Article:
Despite predictions of lower than global average GDP growth in New Zealand, two-thirds of businesses are optimistic about their outlook for 2010, a global survey has found.

Business advising company Grant Thornton surveyed more than 7400 private businesses across 36 economies for its annual International Business Report (IBR) due for release today.

Businesses in Australia, New Zealand, Canada, Malaysia and Germany recorded disproportionately higher optimism than suggested in the International Monetary Fund forecasts for 2010.

Optimism in New Zealand businesses had risen greatly from last year's survey, when only 15 per cent were optimistic about their 2009 outlook. This jumped to 66 per cent for 2010, the most optimism reported since the 18-year-old survey started including New Zealand in 2003.

New Zealand businesses were now the seventh most optimistic, and that swing was encouraging, Peter Sherwin, a director of Grant Thornton New Zealand, said.

"It was particularly interesting that Australia weighed in the third-most confident at 79 per cent, which is not that far ahead of us - especially when you consider that there is debate about whether Australia has ever actually been in recession."

Most New Zealand businesses had scrutinised their operations, becoming leaner and more cost effective during the recession, which set them up well for recovery, Sherwin said.

"As the global economy emerges from recession, we are likely to see many businesses reaping the rewards of recession-induced efficiencies to lead the way in the upturn."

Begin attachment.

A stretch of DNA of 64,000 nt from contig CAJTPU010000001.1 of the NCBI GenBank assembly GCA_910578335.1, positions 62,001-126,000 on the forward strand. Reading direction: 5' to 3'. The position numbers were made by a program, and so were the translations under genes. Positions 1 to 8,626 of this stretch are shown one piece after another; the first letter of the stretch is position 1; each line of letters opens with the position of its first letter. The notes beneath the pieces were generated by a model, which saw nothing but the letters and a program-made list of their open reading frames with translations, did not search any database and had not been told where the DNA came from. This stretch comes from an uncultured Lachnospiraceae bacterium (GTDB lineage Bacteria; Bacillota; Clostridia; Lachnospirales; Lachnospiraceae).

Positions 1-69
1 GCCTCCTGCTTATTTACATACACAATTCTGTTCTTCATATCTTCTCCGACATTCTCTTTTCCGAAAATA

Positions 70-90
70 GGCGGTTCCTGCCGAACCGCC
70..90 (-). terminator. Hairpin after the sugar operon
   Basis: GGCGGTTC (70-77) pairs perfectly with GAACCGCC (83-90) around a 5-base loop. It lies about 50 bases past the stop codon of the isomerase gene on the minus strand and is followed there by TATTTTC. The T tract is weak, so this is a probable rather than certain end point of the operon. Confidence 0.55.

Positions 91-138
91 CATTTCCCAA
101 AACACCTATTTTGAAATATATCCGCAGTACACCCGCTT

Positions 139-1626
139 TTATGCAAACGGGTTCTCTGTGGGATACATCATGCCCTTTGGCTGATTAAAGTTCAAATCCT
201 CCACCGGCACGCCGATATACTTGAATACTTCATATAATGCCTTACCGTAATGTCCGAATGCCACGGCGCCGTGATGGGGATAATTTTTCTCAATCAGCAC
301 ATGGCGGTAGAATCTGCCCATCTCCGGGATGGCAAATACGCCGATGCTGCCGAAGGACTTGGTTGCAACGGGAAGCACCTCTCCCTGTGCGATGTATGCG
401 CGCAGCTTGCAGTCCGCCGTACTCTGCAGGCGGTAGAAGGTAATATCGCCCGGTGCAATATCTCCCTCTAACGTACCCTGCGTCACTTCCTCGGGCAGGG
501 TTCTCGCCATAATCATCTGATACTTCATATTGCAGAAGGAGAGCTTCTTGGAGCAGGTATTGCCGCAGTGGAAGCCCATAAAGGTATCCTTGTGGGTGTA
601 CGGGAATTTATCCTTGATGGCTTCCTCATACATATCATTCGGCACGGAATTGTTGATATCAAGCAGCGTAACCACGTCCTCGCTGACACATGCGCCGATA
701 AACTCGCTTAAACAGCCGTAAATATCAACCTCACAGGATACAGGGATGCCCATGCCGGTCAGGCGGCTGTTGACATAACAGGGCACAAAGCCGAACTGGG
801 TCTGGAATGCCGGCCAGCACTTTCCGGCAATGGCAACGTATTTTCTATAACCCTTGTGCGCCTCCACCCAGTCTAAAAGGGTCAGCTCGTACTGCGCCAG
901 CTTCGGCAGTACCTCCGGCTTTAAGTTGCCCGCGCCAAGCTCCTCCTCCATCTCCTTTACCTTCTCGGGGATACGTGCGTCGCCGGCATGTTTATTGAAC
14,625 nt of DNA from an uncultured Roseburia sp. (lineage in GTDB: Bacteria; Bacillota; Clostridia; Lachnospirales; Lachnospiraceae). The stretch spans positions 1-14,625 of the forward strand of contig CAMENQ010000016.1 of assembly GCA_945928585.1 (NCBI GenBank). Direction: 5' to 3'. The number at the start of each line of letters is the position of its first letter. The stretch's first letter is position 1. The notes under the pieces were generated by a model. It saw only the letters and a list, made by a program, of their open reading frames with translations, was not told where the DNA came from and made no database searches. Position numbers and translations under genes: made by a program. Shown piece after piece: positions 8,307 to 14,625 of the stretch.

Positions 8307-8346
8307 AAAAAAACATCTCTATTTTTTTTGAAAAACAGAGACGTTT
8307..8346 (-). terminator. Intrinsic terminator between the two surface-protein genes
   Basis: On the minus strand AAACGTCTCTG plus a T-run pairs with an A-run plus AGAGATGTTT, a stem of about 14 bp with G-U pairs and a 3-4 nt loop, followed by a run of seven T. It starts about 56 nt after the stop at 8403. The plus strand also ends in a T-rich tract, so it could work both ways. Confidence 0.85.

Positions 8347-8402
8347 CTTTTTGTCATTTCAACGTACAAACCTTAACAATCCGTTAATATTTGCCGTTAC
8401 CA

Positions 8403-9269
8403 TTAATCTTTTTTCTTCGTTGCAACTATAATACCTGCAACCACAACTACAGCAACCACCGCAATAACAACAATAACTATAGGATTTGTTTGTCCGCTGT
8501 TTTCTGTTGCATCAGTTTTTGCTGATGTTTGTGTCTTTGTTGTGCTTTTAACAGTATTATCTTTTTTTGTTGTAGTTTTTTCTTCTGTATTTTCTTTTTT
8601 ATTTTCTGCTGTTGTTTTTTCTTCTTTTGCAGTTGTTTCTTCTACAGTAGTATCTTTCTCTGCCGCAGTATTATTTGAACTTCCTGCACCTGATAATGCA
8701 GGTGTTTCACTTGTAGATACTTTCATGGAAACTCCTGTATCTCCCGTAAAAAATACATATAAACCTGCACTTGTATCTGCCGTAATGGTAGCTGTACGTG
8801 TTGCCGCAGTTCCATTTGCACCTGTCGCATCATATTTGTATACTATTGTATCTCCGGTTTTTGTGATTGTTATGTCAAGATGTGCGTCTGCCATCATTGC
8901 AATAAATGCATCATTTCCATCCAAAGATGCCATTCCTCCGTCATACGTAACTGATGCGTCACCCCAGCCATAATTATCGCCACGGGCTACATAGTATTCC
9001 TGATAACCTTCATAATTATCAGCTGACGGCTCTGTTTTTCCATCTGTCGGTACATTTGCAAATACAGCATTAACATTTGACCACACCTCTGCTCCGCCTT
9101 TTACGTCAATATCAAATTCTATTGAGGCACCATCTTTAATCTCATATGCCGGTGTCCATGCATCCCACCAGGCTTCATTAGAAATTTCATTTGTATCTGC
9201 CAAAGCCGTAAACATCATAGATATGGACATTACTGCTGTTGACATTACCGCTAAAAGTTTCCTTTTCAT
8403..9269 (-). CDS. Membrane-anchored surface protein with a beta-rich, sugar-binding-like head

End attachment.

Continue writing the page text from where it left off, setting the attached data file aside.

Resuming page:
However, the Government had yet to outline its plans to increase the country's growth, he said. "Leadership from the Government must be the focus for 2010, otherwise it is clear that Australia, dubbed 'the lucky country', will continue to outstretch our growth in both GDP and wages."

The survey found North Island businesses were more confident than those in the South Island, with 70 per cent reporting a more confident outlook and 66 per cent expecting increased revenues.

In the south, 57 per cent had a more confident outlook and 42 per cent expected increased revenues.

"This could be evidence of the more conservative approach from our southern businesses," Sherwin said. Most businesses said in preparation for the upturn they would focus on the skills of their workforce, new target markets and new products and services. They gave low priority to mergers and acquisitions.

"The research confirms what we had already suspected. In New Zealand, privately held businesses haven't preserved profit at the expense of their people. Half of the businesses surveyed had focused on up-skilling and maintaining and enhancing their current workforce in the recession."

Many talented business people had returned to New Zealand, and the challenge was now about retaining them, Sherwin said. "Their international experience is invaluable and can help New Zealand firms to look at new ways of doing business."

The survey found businesses in Chile, India, Australia, Vietnam and Brazil were the most optimistic, scoring more than 70 per cent. The Philippines, New Zealand, South Africa, mainland China, Singapore, Canada and Hong Kong were close behind.

Many European countries remained pessimistic. Italy, Denmark, Finland and France scored, -10 per cent or lower, Greece -23 per cent and Ireland -42 per cent. Spain (-56 per cent), and Japan (-72 per cent), were again the most pessimistic economies in the world, though their figures were slightly up on last year.

Countries which the IMF's GDP figures for 2009 showed either avoided or suffered a relatively minor recession, such as Australia, China, India, Vietnam, Brazil, Hong Kong, Canada and New Zealand, all featured at the top of the table.